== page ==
PIPCU also runs Operation Creative: a partnership with UK's advertising industry and rights holders, formed to prevent websites from providing unauthorised access to copyrighted material. Specifically, Operation Creative seeks to disrupt their ad revenue streams.

Because of public concerns, ORG started corresponding with PIPCU in December 2013, asking for clarification on several matters:

Due process
PIPCU has been making take-down requests without a court order. This sidesteps the legal safeguard of due process which requires the state to respect all individual rights. The authority to compel the take-down of websites is a significant power because it censors the internet. It decides what kind of information people may provide or receive. A court order is necessary to ensure that these decisions have not been made arbitrarily and to check that the party carrying out these requests have the proper legal basis to do so.

PIPCU claims that its operations are fully independent. However, this may be threatened in relation to Operation Creative. As part of this operation, private right holders are able to influence PIPCU's activities by identifying and reporting the alleged copyright infringing sites to PIPCU. PIPCU then takes action, sending take-down requests to domain registrars. These registrars are then requested to redirect the IP address of these websites to a notice displaying links to paid commercial alternatives. This situation is concerning because Operation Creative's members are able to enjoy greater market power compared with businesses that are not involved in PIPCU's partnership initiative. It is puzzling why certain businesses should receive free advertising.

Although the officers from PIPCU will evaluate the strength of the evidence reported against the websites, it is unclear what guidelines advise PIPCU's decisions. PIPCU has told ORG that sites must have satisfied the criminal standard of proof in order for action to be taken, but this is a technical legal concept which is unclear to the public. Instead, it is necessary to publish clear criteria which are easily accessible by the public, especially since the same infringing activities are capable of being treated either as criminal or civil.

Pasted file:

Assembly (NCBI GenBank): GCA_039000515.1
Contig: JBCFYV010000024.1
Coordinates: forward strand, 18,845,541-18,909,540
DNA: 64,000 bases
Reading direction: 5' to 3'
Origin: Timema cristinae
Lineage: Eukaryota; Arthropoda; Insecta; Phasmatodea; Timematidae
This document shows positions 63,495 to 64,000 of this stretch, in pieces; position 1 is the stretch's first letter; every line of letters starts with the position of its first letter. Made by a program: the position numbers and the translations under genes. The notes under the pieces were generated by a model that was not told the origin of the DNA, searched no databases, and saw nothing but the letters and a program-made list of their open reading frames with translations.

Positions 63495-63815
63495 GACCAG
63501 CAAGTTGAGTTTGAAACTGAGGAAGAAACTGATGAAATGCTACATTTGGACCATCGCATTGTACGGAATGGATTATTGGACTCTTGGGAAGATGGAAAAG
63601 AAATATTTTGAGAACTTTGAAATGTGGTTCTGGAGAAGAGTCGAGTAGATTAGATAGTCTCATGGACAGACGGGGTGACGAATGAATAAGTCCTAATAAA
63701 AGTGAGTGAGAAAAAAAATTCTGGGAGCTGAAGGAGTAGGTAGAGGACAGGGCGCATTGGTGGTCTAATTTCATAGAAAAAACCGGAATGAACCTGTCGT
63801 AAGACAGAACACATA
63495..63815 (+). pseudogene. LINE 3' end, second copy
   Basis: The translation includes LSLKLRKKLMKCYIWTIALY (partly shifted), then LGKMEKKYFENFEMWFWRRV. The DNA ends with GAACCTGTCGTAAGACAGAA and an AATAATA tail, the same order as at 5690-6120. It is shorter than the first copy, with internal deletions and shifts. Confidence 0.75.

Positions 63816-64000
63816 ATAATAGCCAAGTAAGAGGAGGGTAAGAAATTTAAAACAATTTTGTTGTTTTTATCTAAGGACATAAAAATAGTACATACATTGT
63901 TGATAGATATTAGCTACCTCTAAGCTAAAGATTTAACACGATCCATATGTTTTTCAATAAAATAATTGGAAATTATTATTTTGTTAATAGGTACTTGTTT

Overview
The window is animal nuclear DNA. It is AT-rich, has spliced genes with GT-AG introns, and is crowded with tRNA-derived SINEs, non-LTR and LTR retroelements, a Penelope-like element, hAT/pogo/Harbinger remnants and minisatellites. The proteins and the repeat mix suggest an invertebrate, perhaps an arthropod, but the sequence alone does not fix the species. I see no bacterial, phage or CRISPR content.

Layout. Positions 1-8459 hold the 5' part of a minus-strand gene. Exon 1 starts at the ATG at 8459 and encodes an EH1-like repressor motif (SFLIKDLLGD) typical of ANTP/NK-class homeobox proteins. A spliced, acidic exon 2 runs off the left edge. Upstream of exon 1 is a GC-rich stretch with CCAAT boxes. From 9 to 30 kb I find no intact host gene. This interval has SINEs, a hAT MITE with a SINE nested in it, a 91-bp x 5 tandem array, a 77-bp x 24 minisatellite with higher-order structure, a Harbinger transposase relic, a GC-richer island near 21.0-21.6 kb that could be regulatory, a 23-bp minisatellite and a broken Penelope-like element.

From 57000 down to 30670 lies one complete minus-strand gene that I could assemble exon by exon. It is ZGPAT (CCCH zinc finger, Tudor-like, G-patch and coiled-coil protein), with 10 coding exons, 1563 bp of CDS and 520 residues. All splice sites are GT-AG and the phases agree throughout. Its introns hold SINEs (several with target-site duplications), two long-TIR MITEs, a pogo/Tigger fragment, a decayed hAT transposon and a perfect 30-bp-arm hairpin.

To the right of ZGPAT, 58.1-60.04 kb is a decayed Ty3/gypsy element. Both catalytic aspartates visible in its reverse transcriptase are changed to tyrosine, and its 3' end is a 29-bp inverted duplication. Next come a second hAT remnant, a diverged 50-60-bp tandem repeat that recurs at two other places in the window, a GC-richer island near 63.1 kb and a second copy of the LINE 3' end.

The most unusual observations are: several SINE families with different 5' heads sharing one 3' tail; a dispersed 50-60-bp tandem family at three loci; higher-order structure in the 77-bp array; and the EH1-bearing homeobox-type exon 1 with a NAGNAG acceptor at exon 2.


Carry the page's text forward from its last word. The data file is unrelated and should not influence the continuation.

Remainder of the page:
Also, PIPCU currently does not publish its Infringing Website List, but shares it amongst Operation Creative members only. We think that the public should not be kept in the dark about decisions that detrimentally affect the type of information they are able to share and receive.

We have written to Commander Head of PIPCU, stressing these concerns. Our series of correspondence can be read here:

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July 22, 2015 | Maxine Chng

UK Court rules DRIPA unlawful

Last week, the High Court ruled that the Data Retention and Investigatory Powers Act 2014 (DRIPA) was inconsistent with EU law.

The successful judicial review was brought by Liberty, represented by David Davis MP and Tom Watson MP, with ORG and PI acting as intervenors.

The case was originally presented as a human rights challenge, but the central questions that were examined in court concentrated on whether or not the powers conferred by DRIPA were compatible with EU law. These were questions that ORG brought to the court. In answering this question, Lord Justice Bean and Mr Justice Collins confirmed that EU law, as set out by the Court of Justice of the EU in the case Digital Rights Ireland (DRI), is indeed applicable to UK law.